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Well, awk is a very powerful little language in its own right, but quite frankly, I don’t understand 99% of it, and I think that’s the case for most people. However, the basic use case is just for parsing out text you need from a particular line. A common example is if there’s output with some columns, and you’re only interested in one of the columns. awk will split by default on whitespace, then make each of the columns available.

In your case, you would do awk -F ':' '{ print $2 }'. You’re telling it to split on the : character. So $1 will be “New SafeKey created” and $2 will be the URL.

Actually, it would include the quotes in the URL string, so you’d need to strip off the quotes with a sed, but that’s easy: sed 's/"//'. The single quotes for the expression there is important. If you used double quotes, you’d have to escape the double quote character. The expression just says “substitute (that’s the s) the double quotes character with nothing”. If you’d wanted to substitute another character or string, you’d put that between the last 2 slashes.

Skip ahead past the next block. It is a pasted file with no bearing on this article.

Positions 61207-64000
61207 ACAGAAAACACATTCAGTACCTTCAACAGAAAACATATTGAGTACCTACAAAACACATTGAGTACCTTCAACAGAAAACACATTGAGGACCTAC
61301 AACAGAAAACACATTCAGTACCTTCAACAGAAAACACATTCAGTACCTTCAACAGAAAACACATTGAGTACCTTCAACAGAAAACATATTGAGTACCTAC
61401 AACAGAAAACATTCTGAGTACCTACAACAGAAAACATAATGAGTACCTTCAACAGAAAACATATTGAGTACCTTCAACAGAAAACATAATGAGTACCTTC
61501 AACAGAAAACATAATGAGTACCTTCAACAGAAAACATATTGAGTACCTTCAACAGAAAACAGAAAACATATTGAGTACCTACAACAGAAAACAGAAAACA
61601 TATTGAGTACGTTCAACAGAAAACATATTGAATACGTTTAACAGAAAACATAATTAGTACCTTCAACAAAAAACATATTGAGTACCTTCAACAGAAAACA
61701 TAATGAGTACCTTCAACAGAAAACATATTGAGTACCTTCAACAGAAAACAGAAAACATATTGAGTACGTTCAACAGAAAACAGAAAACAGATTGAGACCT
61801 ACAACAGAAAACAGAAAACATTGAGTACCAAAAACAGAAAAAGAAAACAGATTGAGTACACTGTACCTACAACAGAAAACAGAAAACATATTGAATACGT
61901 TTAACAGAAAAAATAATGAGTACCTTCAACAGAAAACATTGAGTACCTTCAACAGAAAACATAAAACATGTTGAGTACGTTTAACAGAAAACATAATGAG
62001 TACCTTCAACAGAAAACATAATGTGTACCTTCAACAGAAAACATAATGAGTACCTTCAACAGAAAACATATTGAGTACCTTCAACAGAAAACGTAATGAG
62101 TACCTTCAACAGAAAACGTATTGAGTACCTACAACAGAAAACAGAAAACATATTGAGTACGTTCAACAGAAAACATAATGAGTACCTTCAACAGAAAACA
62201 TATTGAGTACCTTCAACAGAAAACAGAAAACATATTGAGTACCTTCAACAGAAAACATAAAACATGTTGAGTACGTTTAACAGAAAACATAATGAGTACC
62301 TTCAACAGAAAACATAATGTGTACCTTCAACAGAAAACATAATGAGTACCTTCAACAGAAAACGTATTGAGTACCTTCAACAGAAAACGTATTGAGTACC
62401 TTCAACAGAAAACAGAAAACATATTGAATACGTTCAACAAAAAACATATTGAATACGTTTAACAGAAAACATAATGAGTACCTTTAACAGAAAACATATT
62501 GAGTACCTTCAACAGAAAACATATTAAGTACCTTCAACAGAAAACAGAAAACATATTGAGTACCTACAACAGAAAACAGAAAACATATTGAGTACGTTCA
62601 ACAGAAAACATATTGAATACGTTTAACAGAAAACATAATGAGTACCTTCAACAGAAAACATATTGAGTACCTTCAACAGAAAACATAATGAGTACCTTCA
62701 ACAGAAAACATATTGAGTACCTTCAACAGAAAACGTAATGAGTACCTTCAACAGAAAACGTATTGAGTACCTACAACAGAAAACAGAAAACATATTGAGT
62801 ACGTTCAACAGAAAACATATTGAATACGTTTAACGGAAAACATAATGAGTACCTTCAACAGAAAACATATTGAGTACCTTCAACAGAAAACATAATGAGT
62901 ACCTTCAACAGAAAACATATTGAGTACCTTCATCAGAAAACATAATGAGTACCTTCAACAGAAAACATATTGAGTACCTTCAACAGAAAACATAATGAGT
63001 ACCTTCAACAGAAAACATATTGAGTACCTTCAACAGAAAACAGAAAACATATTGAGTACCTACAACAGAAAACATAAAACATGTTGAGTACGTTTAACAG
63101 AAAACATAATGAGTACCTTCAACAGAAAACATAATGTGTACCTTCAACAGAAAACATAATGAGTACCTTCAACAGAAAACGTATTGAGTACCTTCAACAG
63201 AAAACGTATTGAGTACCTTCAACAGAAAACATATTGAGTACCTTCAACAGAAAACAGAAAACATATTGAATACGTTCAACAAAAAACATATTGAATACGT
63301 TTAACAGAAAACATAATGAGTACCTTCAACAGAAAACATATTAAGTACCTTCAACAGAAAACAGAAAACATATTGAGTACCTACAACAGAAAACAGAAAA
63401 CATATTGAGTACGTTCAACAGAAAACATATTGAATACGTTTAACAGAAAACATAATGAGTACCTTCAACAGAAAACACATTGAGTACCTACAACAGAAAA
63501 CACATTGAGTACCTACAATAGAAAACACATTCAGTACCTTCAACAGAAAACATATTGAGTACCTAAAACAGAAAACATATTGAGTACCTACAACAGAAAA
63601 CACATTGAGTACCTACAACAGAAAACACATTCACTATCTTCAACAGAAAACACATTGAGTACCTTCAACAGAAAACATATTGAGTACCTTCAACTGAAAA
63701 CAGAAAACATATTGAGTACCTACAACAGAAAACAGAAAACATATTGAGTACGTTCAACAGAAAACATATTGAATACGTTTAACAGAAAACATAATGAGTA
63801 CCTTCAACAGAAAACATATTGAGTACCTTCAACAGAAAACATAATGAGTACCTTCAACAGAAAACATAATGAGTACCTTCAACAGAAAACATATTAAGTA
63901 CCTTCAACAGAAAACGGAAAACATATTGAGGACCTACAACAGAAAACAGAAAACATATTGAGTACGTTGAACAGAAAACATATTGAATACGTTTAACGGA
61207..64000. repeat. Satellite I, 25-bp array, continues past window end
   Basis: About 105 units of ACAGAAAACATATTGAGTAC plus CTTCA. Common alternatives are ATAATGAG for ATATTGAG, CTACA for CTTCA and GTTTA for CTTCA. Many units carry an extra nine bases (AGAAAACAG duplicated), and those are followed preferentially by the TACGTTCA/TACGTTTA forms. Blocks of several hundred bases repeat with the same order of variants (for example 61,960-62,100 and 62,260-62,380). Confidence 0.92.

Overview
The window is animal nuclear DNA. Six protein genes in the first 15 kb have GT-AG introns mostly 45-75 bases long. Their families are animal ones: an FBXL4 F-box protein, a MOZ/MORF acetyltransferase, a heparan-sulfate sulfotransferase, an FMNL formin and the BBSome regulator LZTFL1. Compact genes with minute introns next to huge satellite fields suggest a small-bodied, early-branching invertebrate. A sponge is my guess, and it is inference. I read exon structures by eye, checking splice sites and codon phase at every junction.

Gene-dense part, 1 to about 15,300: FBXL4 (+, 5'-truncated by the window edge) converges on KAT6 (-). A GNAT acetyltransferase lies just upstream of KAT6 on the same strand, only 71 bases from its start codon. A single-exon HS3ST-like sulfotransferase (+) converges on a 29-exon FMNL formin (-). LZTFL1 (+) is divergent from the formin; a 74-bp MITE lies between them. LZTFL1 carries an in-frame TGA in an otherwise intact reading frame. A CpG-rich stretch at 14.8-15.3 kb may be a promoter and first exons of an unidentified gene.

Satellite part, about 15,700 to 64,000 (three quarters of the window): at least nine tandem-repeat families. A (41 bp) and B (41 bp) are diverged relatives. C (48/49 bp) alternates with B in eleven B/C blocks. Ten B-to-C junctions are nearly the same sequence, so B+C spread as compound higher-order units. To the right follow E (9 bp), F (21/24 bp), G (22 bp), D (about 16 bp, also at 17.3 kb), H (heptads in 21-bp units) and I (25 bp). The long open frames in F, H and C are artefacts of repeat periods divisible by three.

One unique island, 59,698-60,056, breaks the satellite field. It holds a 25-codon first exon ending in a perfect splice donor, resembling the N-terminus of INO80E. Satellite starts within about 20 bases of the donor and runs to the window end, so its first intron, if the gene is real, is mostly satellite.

5 Likes

I’m running through Learning Awk Is Essential For Linux Users - YouTube right now

I can already see

willie@gagarin:~$ cat keys.txt | awk '{print $4}'|head -1
"safe://hyryyyyyywnpdjttecrh4mdcekm14e48um98ynzj4amy7fnjewzf5q5mpdh4y"

is indeed a lot cleaner

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Ah yeah, it will just be splitting on the whitespace by default.

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cut can be useful too, but it just feels :sunglasses: to use awk :joy:.

The guy who invented it was one of the OG Unix gurus, Brian Kernighan, a really awesome guy.

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I bow to your uber-geekness :sunglasses: